BEIJING Between the lines of China's growing list of joint ventures with foreign high-tech partners is a growing unease about how the inevitable intellectual-property issues will be sorted out. Many foreign executives here and in Japan said few, if any, IP issues have been resolved with their Chinese partners. At the same time, most of the joint ventures are proving expensive, and many are unprofitable.
The situation has been complicated by China's reluctance to sign on as a member of the World Trade Organization (WTO). The United States and other Western members are pressing China to join the WTO as a "developed" country. Chinese officials said they intend to join the WTO, but only as a "developing" country.
"There is still some time before we open the door to the entire world," said Zhang Qing Zhong, president and senior engineer of the state-owned China National Posts and Telecommunications Industry Corp., here. "China is still trying to catch up with the rest of the world's [telecommunications] technology."
Yet "the government has sent a very clear message to all of the state-owned industries, as they prepare for WTO and tariff reductions: they are facing increasing worldwide competition and they have to find ways to compete," said Andrew Chen, managing director of Shanghai Nortel Semiconductor.
U.S. officials in Washington downplayed China's developing-vs.-developed distinction, saying they want China to accede to the market-opening agreement in a "commercially meaningful" way. "There are some indications that they are serious about joining the WTO soon," a U.S. official said. "Everything is on the table."
Even if China joins the WTO on terms its international partners can live with, China's strict terms for market access might hamstring its high-tech joint ventures, industry observers said.
Japanese electronics companies with extensive experience in China say they have made scant headway with their Chinese partners on intellectual-property issues. They want China to join the WTO so that, in the words of one senior Japanese executive, "we can all be on the same page when we negotiate IP matters."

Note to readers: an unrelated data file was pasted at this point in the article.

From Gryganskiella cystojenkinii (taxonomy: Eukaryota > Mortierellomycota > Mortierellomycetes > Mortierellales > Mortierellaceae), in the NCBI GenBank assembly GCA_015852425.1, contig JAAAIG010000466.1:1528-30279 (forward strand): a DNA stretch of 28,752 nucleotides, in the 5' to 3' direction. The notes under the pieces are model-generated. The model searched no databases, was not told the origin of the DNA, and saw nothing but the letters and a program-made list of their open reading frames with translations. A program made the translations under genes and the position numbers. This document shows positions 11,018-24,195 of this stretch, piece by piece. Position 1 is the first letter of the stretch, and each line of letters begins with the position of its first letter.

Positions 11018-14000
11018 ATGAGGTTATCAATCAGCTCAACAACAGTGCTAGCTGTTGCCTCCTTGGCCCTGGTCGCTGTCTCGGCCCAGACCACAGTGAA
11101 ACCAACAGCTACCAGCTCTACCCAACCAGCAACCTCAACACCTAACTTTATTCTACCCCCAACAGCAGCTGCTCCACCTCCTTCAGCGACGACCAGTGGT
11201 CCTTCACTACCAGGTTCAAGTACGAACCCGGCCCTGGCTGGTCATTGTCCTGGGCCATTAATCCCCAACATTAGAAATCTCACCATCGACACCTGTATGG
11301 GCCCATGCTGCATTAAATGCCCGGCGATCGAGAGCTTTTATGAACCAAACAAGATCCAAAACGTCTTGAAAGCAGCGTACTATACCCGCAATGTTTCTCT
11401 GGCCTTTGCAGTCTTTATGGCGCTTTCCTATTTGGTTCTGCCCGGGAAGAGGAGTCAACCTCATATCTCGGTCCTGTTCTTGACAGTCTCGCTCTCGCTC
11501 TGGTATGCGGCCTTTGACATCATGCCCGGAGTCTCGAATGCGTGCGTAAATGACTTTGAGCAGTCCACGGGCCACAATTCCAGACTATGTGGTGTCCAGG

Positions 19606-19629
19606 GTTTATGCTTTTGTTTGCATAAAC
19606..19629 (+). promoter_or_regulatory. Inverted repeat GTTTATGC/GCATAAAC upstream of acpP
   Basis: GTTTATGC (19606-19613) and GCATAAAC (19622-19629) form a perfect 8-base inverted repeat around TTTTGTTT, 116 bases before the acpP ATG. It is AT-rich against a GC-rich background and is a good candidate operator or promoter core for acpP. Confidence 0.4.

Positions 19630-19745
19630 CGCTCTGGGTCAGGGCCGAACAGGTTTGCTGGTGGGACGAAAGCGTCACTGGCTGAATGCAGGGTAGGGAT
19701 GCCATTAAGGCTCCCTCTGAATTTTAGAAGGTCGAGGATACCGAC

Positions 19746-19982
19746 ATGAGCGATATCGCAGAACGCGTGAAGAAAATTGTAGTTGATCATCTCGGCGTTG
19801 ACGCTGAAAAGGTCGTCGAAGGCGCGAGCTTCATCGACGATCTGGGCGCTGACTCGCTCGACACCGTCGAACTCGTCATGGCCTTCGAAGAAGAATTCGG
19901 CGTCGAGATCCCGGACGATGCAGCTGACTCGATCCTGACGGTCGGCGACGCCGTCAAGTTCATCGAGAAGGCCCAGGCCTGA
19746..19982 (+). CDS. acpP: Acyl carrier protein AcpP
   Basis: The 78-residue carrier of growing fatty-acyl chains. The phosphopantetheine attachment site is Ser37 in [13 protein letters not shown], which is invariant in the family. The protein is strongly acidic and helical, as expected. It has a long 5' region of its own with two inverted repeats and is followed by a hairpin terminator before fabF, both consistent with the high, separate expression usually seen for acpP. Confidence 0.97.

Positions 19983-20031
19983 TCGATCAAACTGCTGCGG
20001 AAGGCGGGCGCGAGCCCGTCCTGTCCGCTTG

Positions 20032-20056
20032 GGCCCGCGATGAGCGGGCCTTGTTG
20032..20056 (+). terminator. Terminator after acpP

Even as China seeks to build up its IP portfolio, it is attempting to drive international standards to benefit domestic producers. The country's first major foray into the world of international specs is its submission of its Super Video CD standard to the International Electrotechnical Commission (IEC; Geneva).
The Chinese government worked on the proposal with consumer-electronics giants Philips, Sony, Matsushita and JVC, which developed the original Video CD spec. The partners agreed that the Netherlands Philips' home base would officially propose Super Video CD as an IEC standard during a commission meeting in Houston in mid-October.
The four consumer-electronics giants went along with China with two objectives in mind. First, they wanted to satisfy the Chinese government's desire to become "an internationally recognized, key developer of an IEC standard," said a senior manager at one of the companies. Further, they hoped that the IEC standardization process would help China understand the IP responsibilities that come with an international standard.
But "China appears to believe that as soon as the Super Video CD becomes an IEC standard, China can automatically become an IP holder of the Super Video CD standard," the manager said. "They are not interested in settling with us on any basic IP issues associated with the development of Super Video CD."